Coal-fired gas plants could be China’s latest greenhouse giant

Synthetic gas plants approved by Chinese government would produce seven times more emissions than conventional plants

Source: Flickr / Deacon MacMillan

Nine coal-fired gas plants recently approved by the Chinese government could prove an environmental disaster, locking the country into a high carbon future and undoing the progress made from renewable energy.

The coal-fired synthetic gas power stations are capable of producing more than 37 billion cubic metres of gas annually, but at a cost.

This method of production would produce seven times more greenhouse gas emissions than conventional natural gas plants, as well as using up to 100 times as much water as shale gas production.

These are the findings of researchers from Duke University, who say that such environmental costs have so far been ignored in attempts to meet China’s growing energy demands.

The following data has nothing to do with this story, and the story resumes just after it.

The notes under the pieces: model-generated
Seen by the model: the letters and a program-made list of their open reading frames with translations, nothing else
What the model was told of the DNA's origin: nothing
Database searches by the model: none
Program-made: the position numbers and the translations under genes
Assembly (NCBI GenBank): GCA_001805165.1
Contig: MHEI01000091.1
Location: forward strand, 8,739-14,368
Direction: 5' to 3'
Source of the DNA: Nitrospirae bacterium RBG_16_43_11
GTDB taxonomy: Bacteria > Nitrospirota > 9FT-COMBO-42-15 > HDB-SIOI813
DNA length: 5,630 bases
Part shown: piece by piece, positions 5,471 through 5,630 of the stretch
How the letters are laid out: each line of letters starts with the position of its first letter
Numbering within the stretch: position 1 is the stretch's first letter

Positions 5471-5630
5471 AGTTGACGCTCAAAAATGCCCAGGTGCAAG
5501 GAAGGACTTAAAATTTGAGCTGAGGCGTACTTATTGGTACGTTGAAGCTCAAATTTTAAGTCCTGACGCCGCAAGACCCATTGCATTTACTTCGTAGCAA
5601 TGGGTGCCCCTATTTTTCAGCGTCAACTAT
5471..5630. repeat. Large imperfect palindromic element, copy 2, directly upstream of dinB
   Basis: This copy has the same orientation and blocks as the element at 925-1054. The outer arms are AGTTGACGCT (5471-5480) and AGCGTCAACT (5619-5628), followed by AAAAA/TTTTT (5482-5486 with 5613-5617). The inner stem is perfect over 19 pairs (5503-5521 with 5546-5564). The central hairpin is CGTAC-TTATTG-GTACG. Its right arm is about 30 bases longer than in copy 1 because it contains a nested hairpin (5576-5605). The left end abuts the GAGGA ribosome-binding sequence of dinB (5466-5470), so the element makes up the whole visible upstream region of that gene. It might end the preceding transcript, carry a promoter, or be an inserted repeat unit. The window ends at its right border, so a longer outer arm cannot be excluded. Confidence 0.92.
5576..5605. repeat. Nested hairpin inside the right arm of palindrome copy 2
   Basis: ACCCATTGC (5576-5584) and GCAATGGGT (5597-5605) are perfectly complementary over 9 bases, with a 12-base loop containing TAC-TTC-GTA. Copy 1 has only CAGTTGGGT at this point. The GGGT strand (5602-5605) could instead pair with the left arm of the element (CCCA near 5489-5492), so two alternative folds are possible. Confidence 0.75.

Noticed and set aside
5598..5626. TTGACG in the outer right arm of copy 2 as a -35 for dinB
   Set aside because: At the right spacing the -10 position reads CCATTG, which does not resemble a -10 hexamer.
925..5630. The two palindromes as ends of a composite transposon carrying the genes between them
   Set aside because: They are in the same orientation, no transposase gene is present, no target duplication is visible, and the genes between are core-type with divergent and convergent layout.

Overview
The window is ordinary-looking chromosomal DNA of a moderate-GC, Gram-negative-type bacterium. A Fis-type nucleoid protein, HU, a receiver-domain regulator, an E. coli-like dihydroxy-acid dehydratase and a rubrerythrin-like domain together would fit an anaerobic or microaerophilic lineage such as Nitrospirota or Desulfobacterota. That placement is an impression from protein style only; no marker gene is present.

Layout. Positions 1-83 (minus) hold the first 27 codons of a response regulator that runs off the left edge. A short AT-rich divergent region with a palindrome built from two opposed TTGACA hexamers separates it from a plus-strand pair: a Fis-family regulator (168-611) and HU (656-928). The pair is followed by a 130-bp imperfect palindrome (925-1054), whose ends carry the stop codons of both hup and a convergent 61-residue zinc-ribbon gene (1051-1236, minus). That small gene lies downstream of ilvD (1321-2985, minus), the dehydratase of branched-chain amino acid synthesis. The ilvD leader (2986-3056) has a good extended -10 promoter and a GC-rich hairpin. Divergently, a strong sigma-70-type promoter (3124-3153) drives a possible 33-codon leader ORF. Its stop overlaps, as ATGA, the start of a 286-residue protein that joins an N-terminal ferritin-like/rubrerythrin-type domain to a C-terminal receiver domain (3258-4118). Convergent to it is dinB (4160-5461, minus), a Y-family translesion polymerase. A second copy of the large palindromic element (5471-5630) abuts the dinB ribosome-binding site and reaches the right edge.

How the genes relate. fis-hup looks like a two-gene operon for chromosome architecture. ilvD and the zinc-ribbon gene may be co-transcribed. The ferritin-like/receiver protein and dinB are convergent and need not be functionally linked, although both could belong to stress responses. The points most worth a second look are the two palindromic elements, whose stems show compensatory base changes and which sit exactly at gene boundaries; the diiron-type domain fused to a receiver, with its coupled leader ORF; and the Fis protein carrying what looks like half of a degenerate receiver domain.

But, they add in their report, published tomorrow in Nature Climate Changethe nine gas plants would come in addition to another 30 natural gas plants, capable of producing 200 million cubic meters of gas each year, which would far exceed China’s natural gas demand.

“At a minimum, Chinese policymakers should delay implementing their synthetic natural gas plan to avoid a potentially costly and environmentally damaging outcome,” said Chi-Jen Yang, lead author of the report.

“An even better decision would be to cancel the program entirely.”

The switch to natural gas is sometimes encouraged as a cleaner alternative to coal, but this analysis shows that if synthetic gas were used to generate electricity, the total lifecycle of the greenhouse gas emissions would be 36 to 82% higher than coal-fired power.

“The increased carbon dioxide emissions from the nine government-approved plants alone will more than cancel out all of the reductions in greenhouse gas emissions from China’s recent investments in wind and solar electricity,” Yang said.

“While we applaud China’s rapid development in clean energy, we must be cautious about this simultaneous high-carbon leapfrogging.”

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